Tuesday, April 11, 2006
Thomas Aquinas Responds to the Carob/Chocolate Controversy
From last time.
Dear Communion of Saints,I resolved to give up chocolate for Lent and am having a hard time of it in this last week. I stopped by the local co-op and bought some carob to eat instead. Was this a sin? Or even a breaking of my Lenten fast?--Elizabeth
St. Thomas Aquinas responds:
And so, my sister, the primary question is...
Whether substituting carob for chocolate breaks a personal Lenten fast?
Objection #1: The practice of fasting from a particular substance usually demands some substitution for another substance. As Anselm argued in Cur Deus Homo, substitionary atonement was good enough for God, and therefore substitution in principle is good enough for humanity. Therefore it does not break the personal fast.
Objection #2: Carob is mentioned in the inter-testamental literature (The Works of Daniel and Esau) as a good and a delight, especially when mixed with dates and figs. Therefore it does not break the personal fast.
Objection #3: St. Paul argued it is better for man to marry than "to burn" (1 Corinthians 7). Analogically, it is better to unite with carob than to succumb to chocolate. Therefore it does not break the personal fast.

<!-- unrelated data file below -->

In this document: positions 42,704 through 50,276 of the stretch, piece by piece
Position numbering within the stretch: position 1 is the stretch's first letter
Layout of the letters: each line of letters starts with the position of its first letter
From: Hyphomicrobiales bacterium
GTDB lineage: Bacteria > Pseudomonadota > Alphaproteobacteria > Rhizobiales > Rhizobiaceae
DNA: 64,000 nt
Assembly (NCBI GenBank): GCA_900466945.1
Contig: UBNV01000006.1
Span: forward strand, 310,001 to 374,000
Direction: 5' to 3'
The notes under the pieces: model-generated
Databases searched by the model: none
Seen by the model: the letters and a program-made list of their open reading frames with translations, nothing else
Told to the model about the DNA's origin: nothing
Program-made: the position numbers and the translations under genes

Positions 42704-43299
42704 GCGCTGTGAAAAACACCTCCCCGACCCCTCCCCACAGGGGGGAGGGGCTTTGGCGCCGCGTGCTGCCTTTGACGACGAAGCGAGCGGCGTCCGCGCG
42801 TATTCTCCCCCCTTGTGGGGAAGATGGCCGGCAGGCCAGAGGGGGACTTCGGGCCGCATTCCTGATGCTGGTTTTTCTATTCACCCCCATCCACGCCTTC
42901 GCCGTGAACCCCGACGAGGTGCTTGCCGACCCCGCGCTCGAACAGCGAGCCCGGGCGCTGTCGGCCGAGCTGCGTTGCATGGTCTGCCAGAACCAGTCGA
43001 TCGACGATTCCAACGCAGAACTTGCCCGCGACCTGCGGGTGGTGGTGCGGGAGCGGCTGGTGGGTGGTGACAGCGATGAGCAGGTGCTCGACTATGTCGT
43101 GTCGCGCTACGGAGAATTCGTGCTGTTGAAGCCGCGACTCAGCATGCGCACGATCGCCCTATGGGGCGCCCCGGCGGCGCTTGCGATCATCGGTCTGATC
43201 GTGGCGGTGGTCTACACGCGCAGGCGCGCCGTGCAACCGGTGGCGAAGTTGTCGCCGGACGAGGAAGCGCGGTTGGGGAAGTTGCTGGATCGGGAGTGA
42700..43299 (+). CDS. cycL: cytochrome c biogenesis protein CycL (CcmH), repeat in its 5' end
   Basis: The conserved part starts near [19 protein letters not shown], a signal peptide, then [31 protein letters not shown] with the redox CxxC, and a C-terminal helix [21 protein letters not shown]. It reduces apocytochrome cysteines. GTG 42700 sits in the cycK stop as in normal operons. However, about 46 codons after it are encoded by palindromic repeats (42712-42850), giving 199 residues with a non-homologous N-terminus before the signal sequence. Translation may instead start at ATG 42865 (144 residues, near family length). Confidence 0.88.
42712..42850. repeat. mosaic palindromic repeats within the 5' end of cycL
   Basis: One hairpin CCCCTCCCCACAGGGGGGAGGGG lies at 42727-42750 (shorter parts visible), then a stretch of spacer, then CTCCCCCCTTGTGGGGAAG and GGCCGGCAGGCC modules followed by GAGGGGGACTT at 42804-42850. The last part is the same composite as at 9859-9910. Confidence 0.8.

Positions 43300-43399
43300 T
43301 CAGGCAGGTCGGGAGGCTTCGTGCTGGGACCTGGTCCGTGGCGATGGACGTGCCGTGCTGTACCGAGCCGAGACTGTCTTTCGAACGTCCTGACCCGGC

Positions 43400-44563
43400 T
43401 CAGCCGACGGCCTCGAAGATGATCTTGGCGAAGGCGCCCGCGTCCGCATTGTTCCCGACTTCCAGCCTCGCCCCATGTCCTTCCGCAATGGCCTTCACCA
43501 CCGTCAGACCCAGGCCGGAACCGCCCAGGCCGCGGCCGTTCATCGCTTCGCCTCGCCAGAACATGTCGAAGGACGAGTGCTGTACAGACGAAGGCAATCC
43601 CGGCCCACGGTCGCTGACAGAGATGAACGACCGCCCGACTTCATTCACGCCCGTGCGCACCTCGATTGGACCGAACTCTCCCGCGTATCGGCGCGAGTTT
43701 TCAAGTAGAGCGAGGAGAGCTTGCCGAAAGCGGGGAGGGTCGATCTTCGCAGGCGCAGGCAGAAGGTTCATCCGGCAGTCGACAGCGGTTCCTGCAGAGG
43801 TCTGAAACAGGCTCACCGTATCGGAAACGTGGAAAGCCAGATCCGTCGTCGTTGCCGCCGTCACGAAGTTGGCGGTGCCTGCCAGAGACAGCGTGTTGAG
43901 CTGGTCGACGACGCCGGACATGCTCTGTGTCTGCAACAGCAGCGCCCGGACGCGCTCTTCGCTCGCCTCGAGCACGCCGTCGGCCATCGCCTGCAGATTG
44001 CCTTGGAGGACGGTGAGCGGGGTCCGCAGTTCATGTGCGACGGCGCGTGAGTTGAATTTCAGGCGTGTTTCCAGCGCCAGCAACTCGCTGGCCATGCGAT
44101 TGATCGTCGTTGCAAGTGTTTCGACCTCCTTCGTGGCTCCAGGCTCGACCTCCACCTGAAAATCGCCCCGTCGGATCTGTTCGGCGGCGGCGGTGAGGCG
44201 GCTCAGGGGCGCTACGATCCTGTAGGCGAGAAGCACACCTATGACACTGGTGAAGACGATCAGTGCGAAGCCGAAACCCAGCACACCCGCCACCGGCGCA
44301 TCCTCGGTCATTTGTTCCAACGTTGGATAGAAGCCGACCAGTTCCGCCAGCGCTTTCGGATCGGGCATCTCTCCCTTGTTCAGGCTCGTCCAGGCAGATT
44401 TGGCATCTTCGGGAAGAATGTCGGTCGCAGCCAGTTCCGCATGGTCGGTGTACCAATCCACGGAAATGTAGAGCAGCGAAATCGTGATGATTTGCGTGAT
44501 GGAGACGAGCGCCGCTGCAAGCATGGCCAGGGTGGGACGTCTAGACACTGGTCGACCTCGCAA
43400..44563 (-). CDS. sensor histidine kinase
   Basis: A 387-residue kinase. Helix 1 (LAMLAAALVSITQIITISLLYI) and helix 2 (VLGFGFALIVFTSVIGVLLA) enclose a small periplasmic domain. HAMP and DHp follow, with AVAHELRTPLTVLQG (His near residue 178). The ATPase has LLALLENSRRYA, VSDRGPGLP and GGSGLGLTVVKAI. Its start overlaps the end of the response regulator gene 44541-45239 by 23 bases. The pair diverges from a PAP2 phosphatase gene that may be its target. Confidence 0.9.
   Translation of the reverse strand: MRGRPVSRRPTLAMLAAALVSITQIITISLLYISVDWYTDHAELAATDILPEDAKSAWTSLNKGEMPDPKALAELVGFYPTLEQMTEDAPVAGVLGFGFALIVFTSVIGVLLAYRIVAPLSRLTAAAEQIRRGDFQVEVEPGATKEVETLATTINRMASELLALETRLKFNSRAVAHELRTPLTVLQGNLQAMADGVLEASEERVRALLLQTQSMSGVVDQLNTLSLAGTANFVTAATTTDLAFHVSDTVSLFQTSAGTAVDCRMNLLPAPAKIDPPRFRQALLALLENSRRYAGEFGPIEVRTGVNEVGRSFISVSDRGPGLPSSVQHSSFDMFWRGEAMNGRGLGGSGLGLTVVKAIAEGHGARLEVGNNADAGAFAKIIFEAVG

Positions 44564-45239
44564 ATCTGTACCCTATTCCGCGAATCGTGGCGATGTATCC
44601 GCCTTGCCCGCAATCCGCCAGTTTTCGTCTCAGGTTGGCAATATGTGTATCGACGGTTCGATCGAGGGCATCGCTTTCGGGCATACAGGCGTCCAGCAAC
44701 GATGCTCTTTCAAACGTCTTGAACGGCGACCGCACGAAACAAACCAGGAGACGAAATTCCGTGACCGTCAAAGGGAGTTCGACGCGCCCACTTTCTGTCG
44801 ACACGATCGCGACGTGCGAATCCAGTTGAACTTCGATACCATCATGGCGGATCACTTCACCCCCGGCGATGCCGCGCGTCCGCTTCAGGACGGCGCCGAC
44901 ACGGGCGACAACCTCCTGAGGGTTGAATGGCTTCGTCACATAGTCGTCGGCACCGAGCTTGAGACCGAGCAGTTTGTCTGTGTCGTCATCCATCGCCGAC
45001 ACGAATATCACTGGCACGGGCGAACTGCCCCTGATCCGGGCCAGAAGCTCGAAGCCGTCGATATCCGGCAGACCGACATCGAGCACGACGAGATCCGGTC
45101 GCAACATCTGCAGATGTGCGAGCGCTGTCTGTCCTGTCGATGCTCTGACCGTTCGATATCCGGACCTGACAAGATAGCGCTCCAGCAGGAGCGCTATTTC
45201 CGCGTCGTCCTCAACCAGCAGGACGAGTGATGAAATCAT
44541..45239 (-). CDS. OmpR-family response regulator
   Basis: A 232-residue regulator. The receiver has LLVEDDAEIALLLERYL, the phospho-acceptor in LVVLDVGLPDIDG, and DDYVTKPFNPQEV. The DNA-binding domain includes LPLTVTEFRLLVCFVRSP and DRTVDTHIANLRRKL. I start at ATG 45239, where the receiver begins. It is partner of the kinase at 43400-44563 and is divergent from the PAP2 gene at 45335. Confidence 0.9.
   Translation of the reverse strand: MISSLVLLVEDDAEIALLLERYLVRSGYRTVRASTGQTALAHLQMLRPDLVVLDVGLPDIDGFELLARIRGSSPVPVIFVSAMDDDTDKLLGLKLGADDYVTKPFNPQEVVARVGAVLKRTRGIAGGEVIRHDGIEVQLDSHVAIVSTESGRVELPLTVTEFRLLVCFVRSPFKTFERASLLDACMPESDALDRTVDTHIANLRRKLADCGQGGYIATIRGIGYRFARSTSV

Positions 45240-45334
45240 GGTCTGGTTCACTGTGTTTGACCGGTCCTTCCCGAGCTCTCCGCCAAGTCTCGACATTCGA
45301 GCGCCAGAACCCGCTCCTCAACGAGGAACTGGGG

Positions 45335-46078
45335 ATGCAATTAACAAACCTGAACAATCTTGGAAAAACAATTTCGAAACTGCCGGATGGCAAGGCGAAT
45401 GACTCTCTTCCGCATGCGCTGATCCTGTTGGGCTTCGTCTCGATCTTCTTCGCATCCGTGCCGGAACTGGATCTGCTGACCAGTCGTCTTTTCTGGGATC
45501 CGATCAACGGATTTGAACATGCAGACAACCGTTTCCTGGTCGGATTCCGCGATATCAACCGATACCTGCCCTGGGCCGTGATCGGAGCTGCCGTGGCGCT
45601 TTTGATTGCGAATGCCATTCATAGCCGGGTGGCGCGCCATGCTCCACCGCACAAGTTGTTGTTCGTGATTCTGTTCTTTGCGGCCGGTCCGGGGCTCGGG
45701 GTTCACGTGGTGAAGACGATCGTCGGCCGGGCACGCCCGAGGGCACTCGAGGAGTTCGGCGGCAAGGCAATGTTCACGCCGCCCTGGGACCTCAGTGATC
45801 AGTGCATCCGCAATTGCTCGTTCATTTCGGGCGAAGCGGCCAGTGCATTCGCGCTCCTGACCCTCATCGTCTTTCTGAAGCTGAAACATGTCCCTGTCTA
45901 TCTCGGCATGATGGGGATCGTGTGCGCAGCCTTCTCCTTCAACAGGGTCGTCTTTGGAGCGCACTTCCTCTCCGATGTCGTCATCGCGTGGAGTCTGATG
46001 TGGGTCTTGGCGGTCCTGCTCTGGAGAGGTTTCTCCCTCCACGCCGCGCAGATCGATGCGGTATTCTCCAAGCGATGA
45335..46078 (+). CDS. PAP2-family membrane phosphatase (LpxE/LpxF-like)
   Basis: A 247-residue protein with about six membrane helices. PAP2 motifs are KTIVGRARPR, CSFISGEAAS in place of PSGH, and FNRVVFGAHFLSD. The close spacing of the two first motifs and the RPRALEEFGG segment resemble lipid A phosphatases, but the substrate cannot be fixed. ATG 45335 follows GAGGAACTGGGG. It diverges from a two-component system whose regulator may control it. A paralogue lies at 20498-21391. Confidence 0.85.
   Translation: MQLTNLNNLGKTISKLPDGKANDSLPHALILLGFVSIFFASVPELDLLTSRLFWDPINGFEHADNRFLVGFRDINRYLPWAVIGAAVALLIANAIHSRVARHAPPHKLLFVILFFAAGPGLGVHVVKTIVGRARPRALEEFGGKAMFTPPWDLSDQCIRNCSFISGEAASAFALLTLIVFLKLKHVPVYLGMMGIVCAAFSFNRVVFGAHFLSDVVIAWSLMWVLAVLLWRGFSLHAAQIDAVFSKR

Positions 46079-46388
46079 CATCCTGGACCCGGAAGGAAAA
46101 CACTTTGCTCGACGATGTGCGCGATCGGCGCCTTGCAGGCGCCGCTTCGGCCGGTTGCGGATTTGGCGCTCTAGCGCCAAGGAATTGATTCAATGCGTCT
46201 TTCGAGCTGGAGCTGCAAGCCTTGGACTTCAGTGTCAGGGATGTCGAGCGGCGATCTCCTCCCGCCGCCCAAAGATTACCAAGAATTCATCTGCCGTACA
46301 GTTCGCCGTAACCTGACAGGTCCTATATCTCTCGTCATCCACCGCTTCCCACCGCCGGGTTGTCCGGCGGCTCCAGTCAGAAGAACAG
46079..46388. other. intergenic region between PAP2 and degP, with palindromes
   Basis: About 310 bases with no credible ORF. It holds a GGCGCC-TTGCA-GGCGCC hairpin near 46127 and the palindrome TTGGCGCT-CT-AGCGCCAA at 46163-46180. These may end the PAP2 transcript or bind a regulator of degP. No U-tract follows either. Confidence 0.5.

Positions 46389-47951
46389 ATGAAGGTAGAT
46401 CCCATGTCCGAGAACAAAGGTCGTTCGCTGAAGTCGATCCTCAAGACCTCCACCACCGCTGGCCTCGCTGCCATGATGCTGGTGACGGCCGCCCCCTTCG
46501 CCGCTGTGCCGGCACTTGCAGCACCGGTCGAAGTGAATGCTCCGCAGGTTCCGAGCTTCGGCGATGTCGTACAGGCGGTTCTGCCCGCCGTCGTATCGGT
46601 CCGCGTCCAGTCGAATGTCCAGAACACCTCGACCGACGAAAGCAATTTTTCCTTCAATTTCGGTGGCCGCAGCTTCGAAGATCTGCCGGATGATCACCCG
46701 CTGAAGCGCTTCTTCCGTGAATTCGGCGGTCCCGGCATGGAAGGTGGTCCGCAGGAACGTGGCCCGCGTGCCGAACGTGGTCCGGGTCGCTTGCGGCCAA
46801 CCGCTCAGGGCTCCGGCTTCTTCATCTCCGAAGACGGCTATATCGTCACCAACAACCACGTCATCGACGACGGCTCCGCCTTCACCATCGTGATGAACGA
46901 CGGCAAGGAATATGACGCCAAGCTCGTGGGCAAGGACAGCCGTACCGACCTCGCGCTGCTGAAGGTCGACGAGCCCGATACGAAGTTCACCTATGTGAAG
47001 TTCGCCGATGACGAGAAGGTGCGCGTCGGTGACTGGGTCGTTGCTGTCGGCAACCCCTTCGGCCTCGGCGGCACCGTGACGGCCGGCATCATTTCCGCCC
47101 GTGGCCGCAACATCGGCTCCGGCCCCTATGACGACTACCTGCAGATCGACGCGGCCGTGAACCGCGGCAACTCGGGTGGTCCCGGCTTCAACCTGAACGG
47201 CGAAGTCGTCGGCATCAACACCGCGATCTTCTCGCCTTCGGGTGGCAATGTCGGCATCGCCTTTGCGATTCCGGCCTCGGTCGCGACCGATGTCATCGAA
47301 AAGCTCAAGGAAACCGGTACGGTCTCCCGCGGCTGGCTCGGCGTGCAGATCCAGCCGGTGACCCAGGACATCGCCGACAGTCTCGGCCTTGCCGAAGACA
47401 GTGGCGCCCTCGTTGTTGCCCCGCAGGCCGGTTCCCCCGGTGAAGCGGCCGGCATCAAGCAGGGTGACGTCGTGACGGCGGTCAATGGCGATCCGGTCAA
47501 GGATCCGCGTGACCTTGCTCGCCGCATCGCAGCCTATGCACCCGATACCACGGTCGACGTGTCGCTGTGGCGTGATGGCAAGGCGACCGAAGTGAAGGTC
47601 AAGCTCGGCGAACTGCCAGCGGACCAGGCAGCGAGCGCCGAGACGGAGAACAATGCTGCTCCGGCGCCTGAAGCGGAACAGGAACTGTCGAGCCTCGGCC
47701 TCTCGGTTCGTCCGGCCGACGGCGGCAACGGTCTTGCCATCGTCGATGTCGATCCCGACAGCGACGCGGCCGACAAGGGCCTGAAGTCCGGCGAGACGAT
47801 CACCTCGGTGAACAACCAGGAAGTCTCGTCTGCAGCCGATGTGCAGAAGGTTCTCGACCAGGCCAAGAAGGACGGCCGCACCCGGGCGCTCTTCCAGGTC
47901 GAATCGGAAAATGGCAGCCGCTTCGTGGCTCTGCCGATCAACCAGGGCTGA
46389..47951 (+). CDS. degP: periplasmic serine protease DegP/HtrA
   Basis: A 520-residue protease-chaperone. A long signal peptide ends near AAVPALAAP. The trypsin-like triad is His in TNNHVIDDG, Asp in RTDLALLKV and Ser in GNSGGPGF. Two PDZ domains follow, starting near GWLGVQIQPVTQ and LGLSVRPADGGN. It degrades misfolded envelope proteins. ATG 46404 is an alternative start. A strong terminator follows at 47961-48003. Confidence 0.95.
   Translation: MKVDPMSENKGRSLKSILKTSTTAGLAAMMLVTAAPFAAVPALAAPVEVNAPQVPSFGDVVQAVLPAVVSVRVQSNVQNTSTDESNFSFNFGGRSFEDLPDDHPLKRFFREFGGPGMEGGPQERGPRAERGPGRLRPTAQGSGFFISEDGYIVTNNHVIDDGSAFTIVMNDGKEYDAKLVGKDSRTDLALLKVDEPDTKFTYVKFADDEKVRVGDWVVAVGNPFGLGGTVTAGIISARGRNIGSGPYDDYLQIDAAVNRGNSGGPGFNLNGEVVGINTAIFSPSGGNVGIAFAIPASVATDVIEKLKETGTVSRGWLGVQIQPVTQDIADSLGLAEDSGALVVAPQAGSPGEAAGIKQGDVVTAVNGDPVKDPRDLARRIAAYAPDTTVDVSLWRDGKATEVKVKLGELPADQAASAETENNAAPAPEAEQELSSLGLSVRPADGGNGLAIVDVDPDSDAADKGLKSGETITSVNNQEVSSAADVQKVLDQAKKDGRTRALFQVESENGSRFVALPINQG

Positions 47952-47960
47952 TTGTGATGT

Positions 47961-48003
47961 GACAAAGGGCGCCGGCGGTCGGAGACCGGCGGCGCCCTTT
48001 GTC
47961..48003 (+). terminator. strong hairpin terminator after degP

On the contrary, The Philosopher argues, "I think Socrates was forced to drink carob in his death potion." (Ars Rhetorica Duo, XXXVII.23)
I answer that, as all creation has its ordained place in the created order, and all share being, any substitution of a luxury food for a luxury food in a personal fast may be understood as partaking of the same being. Therefore ingesting carob does break a personal Lenten fast of chocolate.
Reply to objection #1: While substitution can be a good in principle, it is ordered to the greater good of sacrificial love for others. Eating carob is not oriented to any definition of love.
Reply to objection #2: The inter-testamental literature is not canonical, and is rife with apocalyptic fervor, which explains why they thought the carob/fig/date mix was attractive.
Reply to objection #3: It has been proven that no man wants to marry carob.
My sister in Christ, I encourage you to look at my earlier work for your second question, whether substituting carob is a sin. I deal with that question, albeit indirectly. Now go eat a dry crust of bread. God bless.